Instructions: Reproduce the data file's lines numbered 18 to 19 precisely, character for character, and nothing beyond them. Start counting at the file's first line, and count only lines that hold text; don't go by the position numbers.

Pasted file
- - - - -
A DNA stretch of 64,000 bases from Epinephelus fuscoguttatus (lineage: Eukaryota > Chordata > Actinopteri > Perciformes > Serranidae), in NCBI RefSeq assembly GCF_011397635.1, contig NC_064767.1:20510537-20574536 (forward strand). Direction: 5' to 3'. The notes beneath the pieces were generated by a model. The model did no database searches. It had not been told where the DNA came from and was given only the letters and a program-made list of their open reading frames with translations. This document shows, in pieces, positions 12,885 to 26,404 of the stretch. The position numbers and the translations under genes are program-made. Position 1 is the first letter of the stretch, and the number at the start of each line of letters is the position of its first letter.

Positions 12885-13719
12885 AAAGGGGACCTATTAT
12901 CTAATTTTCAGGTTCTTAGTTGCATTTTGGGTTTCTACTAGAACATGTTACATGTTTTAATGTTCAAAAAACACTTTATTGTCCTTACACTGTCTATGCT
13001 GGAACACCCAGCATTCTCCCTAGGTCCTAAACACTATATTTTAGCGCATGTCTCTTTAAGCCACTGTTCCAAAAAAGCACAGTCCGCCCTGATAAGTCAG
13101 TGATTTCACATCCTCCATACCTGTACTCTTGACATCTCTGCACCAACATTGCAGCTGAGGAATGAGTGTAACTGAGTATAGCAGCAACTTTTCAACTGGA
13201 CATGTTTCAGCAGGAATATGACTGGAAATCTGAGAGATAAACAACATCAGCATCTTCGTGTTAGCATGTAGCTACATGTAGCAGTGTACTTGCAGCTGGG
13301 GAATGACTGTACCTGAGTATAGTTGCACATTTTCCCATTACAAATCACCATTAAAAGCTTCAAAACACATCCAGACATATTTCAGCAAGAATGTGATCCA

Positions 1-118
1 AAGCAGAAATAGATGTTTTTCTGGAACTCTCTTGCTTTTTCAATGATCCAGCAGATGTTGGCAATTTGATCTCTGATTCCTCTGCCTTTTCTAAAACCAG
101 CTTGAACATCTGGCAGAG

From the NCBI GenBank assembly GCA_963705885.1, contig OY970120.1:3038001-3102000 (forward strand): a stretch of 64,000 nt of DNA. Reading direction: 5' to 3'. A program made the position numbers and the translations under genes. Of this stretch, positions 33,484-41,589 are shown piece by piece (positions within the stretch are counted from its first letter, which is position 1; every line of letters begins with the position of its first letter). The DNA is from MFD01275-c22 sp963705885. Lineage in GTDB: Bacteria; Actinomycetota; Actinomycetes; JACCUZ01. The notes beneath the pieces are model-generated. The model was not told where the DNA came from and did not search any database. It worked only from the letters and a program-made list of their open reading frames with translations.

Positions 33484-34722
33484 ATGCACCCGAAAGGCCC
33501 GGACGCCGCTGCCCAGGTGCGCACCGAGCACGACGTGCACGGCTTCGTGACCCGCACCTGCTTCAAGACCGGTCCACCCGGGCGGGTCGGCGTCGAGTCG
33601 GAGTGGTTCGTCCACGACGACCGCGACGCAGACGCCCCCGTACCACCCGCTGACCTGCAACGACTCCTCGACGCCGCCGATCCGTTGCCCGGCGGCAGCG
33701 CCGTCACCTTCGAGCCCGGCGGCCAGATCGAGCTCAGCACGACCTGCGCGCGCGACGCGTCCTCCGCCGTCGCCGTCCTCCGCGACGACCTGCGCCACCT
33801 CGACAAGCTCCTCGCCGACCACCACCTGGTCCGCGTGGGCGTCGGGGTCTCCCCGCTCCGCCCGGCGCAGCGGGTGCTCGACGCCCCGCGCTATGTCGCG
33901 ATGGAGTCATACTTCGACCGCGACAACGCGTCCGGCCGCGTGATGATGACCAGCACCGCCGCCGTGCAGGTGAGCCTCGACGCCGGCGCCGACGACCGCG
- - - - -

33801 CGACAAGCTCCTCGCCGACCACCACCTGGTCCGCGTGGGCGTCGGGGTCTCCCCGCTCCGCCCGGCGCAGCGGGTGCTCGACGCCCCGCGCTATGTCGCG
33901 ATGGAGTCATACTTCGACCGCGACAACGCGTCCGGCCGCGTGATGATGACCAGCACCGCCGCCGTGCAGGTGAGCCTCGACGCCGGCGCCGACGACCGCG